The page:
"Good morning and welcome to the Kensington Corner. I am Jeff. I'm Tom Today. We are lucky enough to have Jeff Nichols former navy seal performance I founder exercise physiologists theologist and a graduate from university in two thousand and two with us today. Jeff I want to say I honor but second. I don't think we'll you probably know because is your instagram. But how big of a cult following you have man i. It's insane. Yes cotton You know it's very humbling to me because has a story. I guess this is probably a good segue like people will wonder how I came up with the name. Occasionally right in it was just this Kinda I. I just laughed my previous business that I was calling her four and just felt pretty unfulfilled because in a sense like that facilities still exists. Now on the coaches are still there and they focus on youth. Athletes do such a great job of it. I just really had a calling still the same way that I joined the service service Alexa just felt like I had this information. Technology share with tactical population law enforcement police so on mowing the yard and I'm just frustrated so frustrated traded with like what it is and I had this thought my head. It's like just one. Everything focused on performance. I kind of how it will happen. I mean this was never my intention truly. I never really thought I could. House career let alone monetize Training in the way that I do in to the point where I can a lifestyle so I really really fortunate to our grant. I had amazing teachers along along the way but I never intended on being this way. I got so many people that really care. That's what's really great amounts military while forcing inquires the vast majority of folks really do care about their job a really do inherently in so. I think that that's created a inner jenner against an online relationship with you will is so many people doubts on. I guess like the way I deliver information so very much appreciative about i. I would say and I said this before. We started recording. When you talk about right now as far as the pinnacle where guys are really going to I? It's you guys over at thirteen bars. You know and and I when we we push out your guys as programs I mean I cannot tell you one telling you know when I when I led our group know that you we're coming on there's about seven or eight guys there that have already doing your programs especially the hypertrophy one and it is It it's it's so funny to me the Colt following that I see you know and but the thing is that one of those programs where they work you know and there there. I don't they think the difference between you guys that I see from all the other fitness stuff on instagram. which is such a crowded market is that they don't feel cookie cutter you know you they? They're actually feels like there's some thought going into it and the one thing I'll say about your brand that I loved most is that and I told Jeff this right before you got on. I was like dude. You could watch one. His life feeds and come away exhausted. From how much knowledge this guy is pushing out and I'm not sure that people in us being a little older with science backgrounds as well I think that for for us we can kinda dissect it and be like. Wow but I don't think people realize in these live feeds how much information when you're really putting down. I think that you know there's a couple of things on along. That statement is that the first is that I'm forty one years old and I. I've immersed myself in this In this profession even when I was in the teams for eleven years is this. It's always been beyond a hobby for me. It's been a real passion because just fascinated how the human body works dot. You know the United States all the time like we you have your despite the flatter ridiculousness we've put people on get in. We did that with very concise mathematics. A you granted the human body is incredibly Nevis. And we're not like I'm Saints Very Agile Mobile and we're not exactly meet Hannity direct like we are machine but in terms of simple as like how does the by set contract and how do we create more force. Those are those are fundamental laws of physiology by mechanics. We no longer have to make make up things we don at all in so. That's why just scratched my head in the amount of misinformation shared it None of quality information that good coaches and trainers will disseminate weather. Social Media in person is really overshadowed by the lack of real autry Being as the point is like I am good at facts and the reason why is because one hundred percent programs rams are derived from bio-mechanics visits right in so I don't have to gas. It just takes a long time to write a program. I the first program aerob- rope. It took me ninety six hours to write. It took me seventy hours just to do the math yet. And it was just because I had I want something like you said that it might subtle one hundred percent of the time because it has to. It's mathematically driven so I think that that's what Pe- the best of the tax for space right we're dealing explosives you're dealing skydiving. You're doing tax extra Precision in that community really demands and deserves physician so so I felt like I owed it to them to give something they themselves than could enjoy vast some knowledge into they can look at it and if they wanted to do the math they they could if they wanted if they didn't WanNa do. The math still can exactly well. I kind of choose your own adventures kind of try to create will so you know. And that's the one thing I keep hearing. Is this this idea of community and that its community driven in. I mean honestly to me. It's like that's like a very symbiotic relationship correct as a trainer right you couldn't have picked better communities be interacting with whether it be military law enforcement fire because like you said they're vested interest in so taking that level physical excellence and you know to be able to perform their jobs. The highest standard got my youngest brother. He's a firefighter here. One of the suburbs of Kansas City. And that's that's one of the things I know. He constantly focuses on as you know the idea that to be the best at his job. It demands ends. You know it demands a level of physical fitness in. Excellence that young you really do. I mean you have to dedicate yourself to that if you want to be the pit year game you you bet they just think that as much as I love for them I love appreciate Agus. The purity of what sport is before entertaining came in human idiocy sprinkled in there right but I love four and it's not that they don't deserve you know the attention the accolades and the coaches That's a looking at. The talks will silent going well. What Obama is massively under service ovulation? That really likes. Let's get beyond the cliches folks. These people were this. This country specifically could not function in a safe manner without them right in this country can vary very efficiently. Survive without sport flew in my opinion they deserve serve. There's no other population on planet that deserves quality concise truthful information when it comes to their self preservation preservation. The brothers and sisters next. That's the facts. Never get away snap because they deserve it more than anyone planning now. I one hundred percent agree agree with that. I think that's actually a good point because I don't think One a lot of times when we were talking about misinformation. I think that it's it's a little different because when you look at how easy it is now to Attain personal training certificate. And how. Oh He's it is to kind of just put that information out in the space and when you have guys like you Kinda have to wade through that. I think. That's what draws me me to talk to you more than anything because you can actually sit down with you and tell you give a shit about the community that you're talking to when your own life when you're answering stuff and you're you're talking about law enforcement your talk. There was one episode. I was watching. A guy was asking you about Rocking and talking about the hits and you were talking about stretches to do afterwards words and things the amount of prep that I think comes back and you said your forty one the experience but the amount of experience that you put in to your a craft. I think that's what wows me more than anything because they're so much thought. That goes behind what you're doing and I it's it actually bewilders me because I tried to kind of think that way too but the amount of preparation that goes into your programs I think that I it it's fascinating uh-huh type of Sometimes can bite off more than you can chew. And here's another. I mean by that. Is that like I feel like I can concise. They articulate what I'm trying to do right I would have an NFL claritin. I guess real thorough. So how do I take back. Thoroughness run S.. Put It in a PDF guide people. So it's like okay now. There's a big gap as a really big gap and information so that that's why that's that's why my website is created from the video sample rights like okay. There's a stopgap in the middle. The now people don't have time can't afford whatever it is to Siemian Ersan. I'd that's my extension yet and I think that that's what people are hungry for. They're hungry for the spectrum just in the same way that hungry for longtime communication like. We're doing doing now. They're tired of the buzzfeed tired of Cliche. There today are because why because we've gone through that for the decades as yet it now or two point especially coming off of a over a decade of conflict that may have been deeply entrenched in now it's like licking our wounds. The heal up. Because what's going to happen. We're GONNA you know the next generation will not our next with Upcoming generation is going to have to go back to Syria Syria Iran or some other shit country in deal with the nonsense that our government is creating so like but on the standpoint of this is I i what a great purpose. What a great process of holistically affecting these individuals? It's like the freshman class of the football team affect them the best because some points Riley. Talk about You know what's the character the team or This it's like you're never gonNA trae eight a real process on unless you affect the youngest generation and and and how do I. How do I know that this is true? This is true in every selection process process military in the world is because it's indoctrination right that real deep indoctrinated ages right and who are the gatekeepers. How's it been through it right? Not Politicians not teachers not not atmospheric trainers like real professionals are the gatekeepers and I think that fitness needs to be set up that way too in the same way you stay in college efforts right. The gatekeeper are the people that are entrusted by the university by the team coach. It's like I'm just I'm just over the fact that people can can get that two or three day cert now. They are considered experts.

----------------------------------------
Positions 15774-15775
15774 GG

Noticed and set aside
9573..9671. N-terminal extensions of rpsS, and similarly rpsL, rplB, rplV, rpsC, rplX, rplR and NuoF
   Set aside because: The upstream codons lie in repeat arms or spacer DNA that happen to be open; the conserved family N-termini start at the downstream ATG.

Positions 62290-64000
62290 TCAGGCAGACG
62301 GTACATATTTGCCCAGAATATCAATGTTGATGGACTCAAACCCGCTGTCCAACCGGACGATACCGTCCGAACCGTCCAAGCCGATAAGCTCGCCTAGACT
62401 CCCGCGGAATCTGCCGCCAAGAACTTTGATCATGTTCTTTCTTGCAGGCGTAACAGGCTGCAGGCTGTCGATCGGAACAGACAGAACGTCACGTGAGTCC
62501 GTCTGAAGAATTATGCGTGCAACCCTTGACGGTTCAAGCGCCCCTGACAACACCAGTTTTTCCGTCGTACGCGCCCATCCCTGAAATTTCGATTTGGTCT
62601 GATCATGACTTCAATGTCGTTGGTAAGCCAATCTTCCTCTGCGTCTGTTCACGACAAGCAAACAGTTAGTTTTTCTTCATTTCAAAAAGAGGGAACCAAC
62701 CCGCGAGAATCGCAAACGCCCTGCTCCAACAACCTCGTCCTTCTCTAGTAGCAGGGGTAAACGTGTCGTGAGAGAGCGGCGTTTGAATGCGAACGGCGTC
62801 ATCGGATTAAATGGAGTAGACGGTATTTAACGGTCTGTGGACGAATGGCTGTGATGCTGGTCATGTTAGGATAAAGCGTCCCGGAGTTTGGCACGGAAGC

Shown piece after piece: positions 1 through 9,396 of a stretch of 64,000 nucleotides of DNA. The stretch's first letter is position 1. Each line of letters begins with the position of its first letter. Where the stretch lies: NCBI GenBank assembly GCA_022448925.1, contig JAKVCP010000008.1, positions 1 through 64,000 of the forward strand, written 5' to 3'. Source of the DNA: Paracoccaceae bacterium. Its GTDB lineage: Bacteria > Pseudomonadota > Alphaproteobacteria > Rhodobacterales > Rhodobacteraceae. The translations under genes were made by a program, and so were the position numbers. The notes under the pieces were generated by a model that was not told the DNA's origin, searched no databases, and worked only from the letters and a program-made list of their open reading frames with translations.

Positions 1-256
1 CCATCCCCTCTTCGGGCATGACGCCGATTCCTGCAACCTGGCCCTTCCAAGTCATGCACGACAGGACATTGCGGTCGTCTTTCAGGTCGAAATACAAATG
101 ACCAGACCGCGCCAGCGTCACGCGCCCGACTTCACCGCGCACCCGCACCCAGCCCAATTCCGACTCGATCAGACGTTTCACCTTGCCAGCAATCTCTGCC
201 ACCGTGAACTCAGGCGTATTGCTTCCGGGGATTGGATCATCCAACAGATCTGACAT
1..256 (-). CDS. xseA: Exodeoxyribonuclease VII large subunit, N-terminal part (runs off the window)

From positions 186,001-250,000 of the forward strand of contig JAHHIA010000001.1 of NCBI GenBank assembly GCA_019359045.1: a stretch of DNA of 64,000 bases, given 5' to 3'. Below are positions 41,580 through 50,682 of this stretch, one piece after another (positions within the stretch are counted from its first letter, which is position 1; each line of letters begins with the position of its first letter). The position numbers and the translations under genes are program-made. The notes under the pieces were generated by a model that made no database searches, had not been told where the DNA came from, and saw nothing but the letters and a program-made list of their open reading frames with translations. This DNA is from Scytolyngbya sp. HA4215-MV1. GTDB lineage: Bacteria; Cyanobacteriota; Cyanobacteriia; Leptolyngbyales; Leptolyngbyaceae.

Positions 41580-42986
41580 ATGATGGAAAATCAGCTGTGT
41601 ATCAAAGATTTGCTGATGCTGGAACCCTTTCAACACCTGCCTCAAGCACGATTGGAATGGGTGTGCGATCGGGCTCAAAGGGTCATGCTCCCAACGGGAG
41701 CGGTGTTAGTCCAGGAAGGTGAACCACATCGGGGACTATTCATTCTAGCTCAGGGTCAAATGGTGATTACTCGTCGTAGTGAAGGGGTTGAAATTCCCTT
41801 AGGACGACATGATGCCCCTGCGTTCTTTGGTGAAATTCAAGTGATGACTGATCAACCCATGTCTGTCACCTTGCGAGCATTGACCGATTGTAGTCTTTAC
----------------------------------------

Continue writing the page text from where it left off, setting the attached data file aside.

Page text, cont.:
"nichols" Discussed on Kickass News